Geckos and other lizards can not only shed their tails to confuse predators (or people), but their tails' movements suggest they literally have a mind of their own, Canadian researchers have found.

The scientists found that the shed tails of leopard geckos don't just move in rhythmic reflexes, but also show complex movements, like lunges and jumps.

The tail "has an intricate repertoire of varied and highly complex movements, including acrobatic flips up to three centimetres in height," said Anthony Russell, a biology professor at the University of Calgary.

These movements are co-ordinated by a part of the spinal cord inside the tail. The signals controlling the movements begin at the end of the tail, suggesting that some kind of control centre is located there. The control centre's signals are usually over ridden by the lizard's brain, until the lizard decides to leave the tail behind.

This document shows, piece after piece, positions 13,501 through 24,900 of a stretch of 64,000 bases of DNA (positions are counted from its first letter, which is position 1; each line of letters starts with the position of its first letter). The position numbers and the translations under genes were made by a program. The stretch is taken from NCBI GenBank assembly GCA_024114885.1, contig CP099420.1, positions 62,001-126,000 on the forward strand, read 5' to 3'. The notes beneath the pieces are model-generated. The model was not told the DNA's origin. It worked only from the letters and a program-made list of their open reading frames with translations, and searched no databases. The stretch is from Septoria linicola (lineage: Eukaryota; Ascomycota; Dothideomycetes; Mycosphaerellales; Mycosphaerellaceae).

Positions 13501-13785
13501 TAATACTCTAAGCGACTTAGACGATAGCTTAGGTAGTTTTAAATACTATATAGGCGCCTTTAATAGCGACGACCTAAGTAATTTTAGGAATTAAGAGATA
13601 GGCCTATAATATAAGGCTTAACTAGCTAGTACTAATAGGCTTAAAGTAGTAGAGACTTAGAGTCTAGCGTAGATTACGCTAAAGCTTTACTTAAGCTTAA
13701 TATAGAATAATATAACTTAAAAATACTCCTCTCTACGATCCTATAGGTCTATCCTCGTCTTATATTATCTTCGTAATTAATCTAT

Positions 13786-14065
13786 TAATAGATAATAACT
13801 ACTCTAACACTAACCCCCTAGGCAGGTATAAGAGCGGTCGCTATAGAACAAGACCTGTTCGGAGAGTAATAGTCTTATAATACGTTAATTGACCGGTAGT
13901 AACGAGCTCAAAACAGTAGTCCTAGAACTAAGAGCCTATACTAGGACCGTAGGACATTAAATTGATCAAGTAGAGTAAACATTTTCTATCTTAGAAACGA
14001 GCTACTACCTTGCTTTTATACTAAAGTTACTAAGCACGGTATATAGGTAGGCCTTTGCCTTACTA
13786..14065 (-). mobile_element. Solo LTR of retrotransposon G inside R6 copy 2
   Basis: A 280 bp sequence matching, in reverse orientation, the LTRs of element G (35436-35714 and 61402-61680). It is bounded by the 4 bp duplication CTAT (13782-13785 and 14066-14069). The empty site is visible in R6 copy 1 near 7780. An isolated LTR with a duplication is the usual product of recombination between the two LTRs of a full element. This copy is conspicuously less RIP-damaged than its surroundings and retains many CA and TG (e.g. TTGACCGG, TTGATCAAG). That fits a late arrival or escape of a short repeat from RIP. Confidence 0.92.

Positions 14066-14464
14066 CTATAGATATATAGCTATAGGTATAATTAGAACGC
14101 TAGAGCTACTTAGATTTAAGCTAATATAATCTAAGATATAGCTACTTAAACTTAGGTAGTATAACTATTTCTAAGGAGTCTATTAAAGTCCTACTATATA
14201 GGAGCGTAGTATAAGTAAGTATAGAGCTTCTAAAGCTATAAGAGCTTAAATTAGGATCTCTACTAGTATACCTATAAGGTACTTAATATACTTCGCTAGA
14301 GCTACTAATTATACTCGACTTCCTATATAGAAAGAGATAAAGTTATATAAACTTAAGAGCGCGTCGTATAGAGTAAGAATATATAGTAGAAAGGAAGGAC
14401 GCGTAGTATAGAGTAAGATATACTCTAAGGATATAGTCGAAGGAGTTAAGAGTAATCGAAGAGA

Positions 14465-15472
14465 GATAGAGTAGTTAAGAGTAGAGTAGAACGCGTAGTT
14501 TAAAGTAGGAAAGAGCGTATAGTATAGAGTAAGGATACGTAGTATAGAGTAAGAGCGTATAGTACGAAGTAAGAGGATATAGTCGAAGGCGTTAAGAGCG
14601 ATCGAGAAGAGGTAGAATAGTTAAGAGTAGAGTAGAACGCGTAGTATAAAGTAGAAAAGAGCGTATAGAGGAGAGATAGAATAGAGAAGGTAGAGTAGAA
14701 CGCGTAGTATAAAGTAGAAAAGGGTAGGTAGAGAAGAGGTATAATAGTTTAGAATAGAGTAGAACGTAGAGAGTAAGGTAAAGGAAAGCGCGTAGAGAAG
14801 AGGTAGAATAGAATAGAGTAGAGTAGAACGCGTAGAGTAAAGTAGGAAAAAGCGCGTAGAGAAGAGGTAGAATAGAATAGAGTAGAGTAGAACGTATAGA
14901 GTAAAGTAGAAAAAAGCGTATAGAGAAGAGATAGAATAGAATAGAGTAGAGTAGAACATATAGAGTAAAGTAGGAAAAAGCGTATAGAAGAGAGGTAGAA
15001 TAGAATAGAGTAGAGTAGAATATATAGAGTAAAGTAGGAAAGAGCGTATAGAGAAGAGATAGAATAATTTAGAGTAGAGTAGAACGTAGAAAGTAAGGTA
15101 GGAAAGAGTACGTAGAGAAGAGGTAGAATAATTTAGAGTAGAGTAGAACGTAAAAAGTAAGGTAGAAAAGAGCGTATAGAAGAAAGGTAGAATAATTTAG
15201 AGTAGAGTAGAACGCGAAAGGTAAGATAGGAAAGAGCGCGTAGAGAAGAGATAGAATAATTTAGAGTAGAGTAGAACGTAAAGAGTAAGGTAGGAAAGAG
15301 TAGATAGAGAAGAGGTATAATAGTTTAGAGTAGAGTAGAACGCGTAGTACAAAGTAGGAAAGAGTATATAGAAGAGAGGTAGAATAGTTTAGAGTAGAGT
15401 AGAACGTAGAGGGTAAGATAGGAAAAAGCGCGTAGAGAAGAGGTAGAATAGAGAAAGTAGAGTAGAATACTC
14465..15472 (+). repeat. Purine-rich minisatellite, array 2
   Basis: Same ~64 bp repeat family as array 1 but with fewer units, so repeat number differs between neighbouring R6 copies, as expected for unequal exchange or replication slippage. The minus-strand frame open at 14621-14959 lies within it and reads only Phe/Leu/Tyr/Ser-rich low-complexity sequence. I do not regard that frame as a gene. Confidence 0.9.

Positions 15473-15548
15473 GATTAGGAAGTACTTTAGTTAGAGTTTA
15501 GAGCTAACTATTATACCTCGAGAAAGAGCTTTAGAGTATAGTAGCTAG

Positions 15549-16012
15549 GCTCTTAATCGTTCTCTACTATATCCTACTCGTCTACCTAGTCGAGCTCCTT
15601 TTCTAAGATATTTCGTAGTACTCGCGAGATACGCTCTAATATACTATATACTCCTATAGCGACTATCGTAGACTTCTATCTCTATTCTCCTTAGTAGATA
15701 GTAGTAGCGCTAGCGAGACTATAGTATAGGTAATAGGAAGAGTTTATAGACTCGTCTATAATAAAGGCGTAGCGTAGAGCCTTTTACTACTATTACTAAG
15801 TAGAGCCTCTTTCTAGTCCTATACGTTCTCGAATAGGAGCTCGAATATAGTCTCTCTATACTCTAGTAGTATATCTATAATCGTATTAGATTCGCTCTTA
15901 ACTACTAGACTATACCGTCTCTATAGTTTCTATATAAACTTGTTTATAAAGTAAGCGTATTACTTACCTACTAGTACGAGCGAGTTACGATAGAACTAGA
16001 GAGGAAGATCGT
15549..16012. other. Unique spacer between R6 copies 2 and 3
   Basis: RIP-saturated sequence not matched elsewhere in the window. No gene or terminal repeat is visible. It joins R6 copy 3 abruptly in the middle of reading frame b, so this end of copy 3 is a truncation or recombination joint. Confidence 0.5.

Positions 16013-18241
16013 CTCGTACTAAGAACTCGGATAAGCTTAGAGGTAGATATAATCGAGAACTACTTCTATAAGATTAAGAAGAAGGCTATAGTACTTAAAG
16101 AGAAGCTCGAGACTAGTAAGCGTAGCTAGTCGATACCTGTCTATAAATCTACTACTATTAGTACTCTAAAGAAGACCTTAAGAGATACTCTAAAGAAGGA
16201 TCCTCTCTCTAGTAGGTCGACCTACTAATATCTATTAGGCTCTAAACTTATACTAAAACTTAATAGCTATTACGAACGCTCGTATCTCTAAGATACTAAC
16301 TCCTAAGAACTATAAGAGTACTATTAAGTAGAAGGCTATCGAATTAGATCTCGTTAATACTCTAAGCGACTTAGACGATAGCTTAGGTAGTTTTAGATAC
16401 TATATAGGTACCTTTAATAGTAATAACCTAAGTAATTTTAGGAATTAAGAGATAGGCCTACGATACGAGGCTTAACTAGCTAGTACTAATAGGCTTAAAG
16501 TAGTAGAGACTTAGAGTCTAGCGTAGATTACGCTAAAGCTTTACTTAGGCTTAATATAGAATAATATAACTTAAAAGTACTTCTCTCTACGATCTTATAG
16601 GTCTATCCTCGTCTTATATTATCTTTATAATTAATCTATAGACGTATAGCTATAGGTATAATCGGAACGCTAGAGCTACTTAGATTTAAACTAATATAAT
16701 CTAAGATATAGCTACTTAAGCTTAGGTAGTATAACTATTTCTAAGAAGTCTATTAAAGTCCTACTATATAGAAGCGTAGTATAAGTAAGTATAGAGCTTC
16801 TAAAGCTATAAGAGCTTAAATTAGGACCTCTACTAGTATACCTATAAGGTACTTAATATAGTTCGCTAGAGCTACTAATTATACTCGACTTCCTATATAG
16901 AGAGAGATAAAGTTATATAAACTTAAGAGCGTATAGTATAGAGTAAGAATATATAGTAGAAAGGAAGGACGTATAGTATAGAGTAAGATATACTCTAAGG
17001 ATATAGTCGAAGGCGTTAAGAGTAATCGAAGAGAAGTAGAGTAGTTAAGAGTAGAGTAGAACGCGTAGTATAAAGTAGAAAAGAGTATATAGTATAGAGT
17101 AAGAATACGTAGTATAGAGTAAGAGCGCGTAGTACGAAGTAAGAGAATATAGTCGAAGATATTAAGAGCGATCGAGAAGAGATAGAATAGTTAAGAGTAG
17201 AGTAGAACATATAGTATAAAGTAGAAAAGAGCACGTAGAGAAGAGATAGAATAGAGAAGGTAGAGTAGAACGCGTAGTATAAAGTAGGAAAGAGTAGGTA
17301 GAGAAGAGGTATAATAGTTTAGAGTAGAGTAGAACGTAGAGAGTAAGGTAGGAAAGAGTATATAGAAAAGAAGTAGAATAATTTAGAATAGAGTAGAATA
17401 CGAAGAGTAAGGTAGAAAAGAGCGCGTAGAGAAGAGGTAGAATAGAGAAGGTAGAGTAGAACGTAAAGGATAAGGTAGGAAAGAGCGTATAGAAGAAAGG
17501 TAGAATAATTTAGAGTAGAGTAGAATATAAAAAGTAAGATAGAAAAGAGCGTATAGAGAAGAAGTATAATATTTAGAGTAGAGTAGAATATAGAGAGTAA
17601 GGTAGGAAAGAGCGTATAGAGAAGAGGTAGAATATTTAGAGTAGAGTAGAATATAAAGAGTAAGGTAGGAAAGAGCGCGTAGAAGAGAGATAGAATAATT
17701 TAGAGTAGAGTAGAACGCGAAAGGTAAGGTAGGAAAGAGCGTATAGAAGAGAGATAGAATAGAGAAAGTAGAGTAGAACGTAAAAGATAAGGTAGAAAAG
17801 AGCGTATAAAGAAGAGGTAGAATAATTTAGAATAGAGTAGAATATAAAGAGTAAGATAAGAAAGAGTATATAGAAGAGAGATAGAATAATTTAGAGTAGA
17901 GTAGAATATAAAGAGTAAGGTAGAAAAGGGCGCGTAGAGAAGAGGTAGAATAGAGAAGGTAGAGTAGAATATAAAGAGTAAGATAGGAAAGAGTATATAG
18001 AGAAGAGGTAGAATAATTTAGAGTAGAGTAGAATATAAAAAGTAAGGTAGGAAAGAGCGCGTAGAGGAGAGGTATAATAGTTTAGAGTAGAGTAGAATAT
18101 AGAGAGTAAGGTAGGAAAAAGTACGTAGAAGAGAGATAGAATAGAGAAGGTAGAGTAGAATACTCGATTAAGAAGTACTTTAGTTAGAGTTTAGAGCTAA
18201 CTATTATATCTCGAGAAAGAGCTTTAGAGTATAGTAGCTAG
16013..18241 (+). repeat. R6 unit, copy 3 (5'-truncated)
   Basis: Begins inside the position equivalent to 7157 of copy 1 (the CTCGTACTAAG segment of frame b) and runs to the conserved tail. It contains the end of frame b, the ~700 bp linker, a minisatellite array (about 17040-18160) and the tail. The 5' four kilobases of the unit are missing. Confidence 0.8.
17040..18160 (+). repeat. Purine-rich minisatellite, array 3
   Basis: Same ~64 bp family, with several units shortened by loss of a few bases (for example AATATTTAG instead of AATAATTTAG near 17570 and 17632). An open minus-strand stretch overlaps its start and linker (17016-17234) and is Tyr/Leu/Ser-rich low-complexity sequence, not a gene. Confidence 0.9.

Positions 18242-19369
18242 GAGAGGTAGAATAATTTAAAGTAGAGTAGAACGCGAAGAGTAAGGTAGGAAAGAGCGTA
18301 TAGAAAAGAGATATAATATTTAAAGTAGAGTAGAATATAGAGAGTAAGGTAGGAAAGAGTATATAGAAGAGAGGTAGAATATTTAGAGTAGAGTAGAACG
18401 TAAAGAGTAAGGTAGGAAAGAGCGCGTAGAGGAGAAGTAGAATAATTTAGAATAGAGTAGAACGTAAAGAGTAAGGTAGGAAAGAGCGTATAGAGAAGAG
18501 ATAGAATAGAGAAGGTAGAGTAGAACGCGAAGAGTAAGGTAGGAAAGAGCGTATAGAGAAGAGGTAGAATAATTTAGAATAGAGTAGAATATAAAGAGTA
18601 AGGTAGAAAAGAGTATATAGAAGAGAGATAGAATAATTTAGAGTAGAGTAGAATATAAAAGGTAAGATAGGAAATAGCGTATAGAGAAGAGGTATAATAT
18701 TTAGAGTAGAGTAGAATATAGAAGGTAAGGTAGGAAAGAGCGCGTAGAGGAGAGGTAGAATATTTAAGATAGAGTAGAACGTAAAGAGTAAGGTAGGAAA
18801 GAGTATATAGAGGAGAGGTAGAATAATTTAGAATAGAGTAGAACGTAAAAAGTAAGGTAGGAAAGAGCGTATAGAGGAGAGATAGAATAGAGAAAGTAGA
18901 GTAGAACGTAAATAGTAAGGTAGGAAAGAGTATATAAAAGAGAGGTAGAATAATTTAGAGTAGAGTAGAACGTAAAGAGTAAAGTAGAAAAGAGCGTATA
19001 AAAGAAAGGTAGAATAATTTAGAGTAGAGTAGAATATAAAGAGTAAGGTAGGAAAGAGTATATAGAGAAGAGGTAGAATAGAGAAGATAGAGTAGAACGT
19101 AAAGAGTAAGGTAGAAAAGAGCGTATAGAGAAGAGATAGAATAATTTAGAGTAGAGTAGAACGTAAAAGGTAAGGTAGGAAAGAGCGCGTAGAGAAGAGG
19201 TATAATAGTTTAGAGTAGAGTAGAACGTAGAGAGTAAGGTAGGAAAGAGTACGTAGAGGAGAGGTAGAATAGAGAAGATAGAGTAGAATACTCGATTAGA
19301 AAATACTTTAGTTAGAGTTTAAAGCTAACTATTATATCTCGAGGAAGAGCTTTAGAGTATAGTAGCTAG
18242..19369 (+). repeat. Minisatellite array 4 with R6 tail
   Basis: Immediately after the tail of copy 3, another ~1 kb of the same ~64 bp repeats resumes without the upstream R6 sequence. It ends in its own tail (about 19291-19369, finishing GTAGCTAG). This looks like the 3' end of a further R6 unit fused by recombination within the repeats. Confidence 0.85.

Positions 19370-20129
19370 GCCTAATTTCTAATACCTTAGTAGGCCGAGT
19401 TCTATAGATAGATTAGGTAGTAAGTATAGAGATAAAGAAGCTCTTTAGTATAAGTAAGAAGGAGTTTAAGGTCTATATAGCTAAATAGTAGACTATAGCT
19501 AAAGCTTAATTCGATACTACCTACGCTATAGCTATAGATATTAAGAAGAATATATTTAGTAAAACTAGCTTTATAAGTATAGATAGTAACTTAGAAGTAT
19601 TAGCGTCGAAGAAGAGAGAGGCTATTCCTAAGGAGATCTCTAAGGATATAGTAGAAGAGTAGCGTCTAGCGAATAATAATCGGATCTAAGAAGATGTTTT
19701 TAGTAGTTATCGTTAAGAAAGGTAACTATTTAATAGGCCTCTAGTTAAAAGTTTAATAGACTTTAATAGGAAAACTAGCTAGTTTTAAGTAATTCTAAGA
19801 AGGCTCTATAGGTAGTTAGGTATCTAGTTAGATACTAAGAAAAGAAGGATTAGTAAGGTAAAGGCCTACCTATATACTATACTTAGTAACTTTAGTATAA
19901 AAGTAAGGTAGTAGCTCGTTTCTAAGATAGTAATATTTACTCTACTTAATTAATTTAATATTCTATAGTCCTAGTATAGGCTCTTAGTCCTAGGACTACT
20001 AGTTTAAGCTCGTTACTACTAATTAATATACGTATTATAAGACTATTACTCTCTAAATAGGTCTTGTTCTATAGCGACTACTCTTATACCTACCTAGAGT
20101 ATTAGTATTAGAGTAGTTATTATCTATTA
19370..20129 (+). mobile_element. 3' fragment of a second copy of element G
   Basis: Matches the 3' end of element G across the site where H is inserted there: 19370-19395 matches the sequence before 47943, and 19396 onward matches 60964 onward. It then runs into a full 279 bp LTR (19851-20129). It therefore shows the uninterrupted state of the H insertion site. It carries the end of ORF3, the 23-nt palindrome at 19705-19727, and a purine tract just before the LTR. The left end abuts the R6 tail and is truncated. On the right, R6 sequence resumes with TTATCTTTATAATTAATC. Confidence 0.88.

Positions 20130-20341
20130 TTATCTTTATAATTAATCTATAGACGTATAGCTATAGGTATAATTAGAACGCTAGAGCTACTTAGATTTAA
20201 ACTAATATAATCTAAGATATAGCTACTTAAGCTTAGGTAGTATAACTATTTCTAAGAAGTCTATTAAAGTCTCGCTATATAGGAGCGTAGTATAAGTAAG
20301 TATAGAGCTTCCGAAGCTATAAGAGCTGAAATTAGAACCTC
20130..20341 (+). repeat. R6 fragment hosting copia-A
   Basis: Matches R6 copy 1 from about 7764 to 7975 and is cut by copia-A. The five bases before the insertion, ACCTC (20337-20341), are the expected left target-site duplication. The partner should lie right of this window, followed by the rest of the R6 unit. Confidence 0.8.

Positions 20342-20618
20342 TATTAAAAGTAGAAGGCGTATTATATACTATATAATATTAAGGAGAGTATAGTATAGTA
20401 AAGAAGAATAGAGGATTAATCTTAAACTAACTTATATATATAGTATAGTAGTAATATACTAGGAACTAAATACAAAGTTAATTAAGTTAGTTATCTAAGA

"The most plausible explanation is that the tail relies on sensory feedback from the environment. Sensors on its surface may tell it to jump, pivot or travel in a certain direction," said Tim Higham, a former University of Calgary student who is now an assistant professor of biology at Clemson University in North Carolina.

The study on the nervous system of separated gecko tails show that it could serve as a model for studying complex nerve function in the spinal cord in the absence of signals from the brain, such as in a spinal cord injury.

"The gecko tail may be an excellent model for understanding the spontaneous activity that is sometimes observed following partial or complete spinal cord injury," said Russell.